Exclusive: DfE adviser calls for maths GCSE resits U-turn

Professor Sir Adrian Smith is also warning that universal participation in the subject until the age of 18 is an “aspiration” that could take years to achieve.   

Helen Ward

Helen Ward

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The academic who ministers asked to review post-16 maths education is calling on them to make a major policy u-turn, and abandon compulsory GCSE resits, Tes can reveal.

And in another blow to government plans to boost maths, Professor Sir Adrian Smith is also warning that universal participation in the subject until the age of 18 is only a distant “aspiration”.   

Pupils who fail GCSE maths aged 16 are currently expected to re-sit if they achieve a D grade or, from this summer, a 3 grade.

But Sir Adrian, appointed by ministers to report on the feasibility of making maths compulsory until the age of 18, wants them to think again.

“Many respondents to my review have questioned the effectiveness of this policy,” he said. “They point to GCSE resit success rates continuing to be disappointingly low and the need instead to provide alternative more meaningful pathways.

“I have urged the government to reconsider this policy.”

Publication of his report is six months overdue. But Sir Adrian, vice-chancellor of the University of London, is already clear that universal post-16 participation in maths is a long way off.

“In terms of the overall challenge posed to me by the government – that of significantly increasing our national participation in continuing mathematical and quantitative education post-16 – I do not believe we currently have either the pathways or the delivery capacity to move now to compulsory continuation of post-16 study of mathematics,” he told a meeting of the Westminster Education Forum in London.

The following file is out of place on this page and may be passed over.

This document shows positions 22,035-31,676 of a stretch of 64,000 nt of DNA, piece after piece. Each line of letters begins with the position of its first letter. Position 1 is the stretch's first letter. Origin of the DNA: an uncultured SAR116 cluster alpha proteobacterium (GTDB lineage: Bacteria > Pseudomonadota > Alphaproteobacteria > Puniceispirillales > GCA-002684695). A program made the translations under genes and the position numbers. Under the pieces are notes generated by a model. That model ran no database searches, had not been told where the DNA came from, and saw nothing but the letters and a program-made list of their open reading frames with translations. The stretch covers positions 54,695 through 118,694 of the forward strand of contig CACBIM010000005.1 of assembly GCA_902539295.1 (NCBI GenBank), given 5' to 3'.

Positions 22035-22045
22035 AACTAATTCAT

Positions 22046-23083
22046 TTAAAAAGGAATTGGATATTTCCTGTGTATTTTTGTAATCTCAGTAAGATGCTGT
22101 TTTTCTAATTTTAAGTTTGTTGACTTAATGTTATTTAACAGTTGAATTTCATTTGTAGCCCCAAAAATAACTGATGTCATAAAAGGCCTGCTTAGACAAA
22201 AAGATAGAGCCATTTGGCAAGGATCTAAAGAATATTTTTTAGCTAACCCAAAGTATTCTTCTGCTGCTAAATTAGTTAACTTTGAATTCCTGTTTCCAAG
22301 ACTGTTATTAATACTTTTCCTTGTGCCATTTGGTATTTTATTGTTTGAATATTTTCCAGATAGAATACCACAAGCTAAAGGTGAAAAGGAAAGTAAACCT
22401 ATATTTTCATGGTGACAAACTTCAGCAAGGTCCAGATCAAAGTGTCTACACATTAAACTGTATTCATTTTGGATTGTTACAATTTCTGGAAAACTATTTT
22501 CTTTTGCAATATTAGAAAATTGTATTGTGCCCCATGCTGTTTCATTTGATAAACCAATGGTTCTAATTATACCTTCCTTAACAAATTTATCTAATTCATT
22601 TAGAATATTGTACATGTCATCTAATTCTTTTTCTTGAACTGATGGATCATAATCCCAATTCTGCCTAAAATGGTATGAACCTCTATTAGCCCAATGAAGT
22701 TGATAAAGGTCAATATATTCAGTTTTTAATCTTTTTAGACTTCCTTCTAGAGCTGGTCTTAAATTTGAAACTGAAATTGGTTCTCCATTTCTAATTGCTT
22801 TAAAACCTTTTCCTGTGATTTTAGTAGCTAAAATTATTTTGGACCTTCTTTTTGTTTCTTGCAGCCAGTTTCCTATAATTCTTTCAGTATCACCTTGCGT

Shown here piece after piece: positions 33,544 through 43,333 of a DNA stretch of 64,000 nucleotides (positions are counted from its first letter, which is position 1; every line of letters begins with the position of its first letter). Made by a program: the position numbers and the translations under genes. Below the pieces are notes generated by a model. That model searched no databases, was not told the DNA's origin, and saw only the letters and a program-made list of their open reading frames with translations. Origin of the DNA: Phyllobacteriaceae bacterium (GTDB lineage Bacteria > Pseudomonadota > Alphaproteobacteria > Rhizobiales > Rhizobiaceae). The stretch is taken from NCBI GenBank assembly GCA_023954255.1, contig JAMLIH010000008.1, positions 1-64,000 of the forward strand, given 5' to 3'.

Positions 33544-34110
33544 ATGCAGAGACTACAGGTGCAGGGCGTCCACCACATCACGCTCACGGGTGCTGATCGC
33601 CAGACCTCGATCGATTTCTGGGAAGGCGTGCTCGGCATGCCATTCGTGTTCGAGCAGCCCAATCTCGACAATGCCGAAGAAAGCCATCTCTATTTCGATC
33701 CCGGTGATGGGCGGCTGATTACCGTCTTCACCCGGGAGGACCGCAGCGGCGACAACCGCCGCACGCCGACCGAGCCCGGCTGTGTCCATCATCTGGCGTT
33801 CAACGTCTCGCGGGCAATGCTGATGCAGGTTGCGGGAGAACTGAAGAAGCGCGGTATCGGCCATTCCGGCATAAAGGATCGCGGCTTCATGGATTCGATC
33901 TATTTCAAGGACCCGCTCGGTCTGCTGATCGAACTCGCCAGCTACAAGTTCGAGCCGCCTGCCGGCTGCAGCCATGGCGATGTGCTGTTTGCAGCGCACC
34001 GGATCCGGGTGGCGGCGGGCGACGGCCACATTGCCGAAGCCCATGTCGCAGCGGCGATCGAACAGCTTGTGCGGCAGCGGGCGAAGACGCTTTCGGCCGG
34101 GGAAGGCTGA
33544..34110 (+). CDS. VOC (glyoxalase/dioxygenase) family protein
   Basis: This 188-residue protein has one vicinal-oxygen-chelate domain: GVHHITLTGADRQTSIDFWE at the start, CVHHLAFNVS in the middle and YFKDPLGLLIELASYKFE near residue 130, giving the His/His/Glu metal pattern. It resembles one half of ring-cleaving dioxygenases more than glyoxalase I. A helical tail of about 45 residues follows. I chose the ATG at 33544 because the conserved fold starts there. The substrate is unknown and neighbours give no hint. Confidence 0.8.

"However, I do believe that the package of policy and funding recommendations I have made to ministers could be practically implemented within something like a three- to five-year time period, with the aspiration of moving to something approaching universal participation within a decade”.

He suggested that as well as rethinking re-sits these recommendations might include careers advice on the importance of maths starting in primary school and school funding models that incentivise maths provision.

Meanwhile, leading mathematicians are warning that Conservative plans to open a specialist maths school “in every major city in England” will be counter-productive and drain scarce expertise in the subject away from mainstream schools.

Frank Kelly, chair of the Advisory Committee on Mathematics Education and professor of the mathematics of systems at the University of Cambridge, said: “Just shuffling around where the money goes within maths is going to miss the point.”

The Conservative party was contacted for comment.

This is an edited version of an article appearing in the 26 May edition of Tes. Subscribers can read the full article on the crisis in maths here. To subscribe, click hereTo download the digital edition, Android users can click here and iOS users can click here This week's Tes magazine is available in all good newsagents. 

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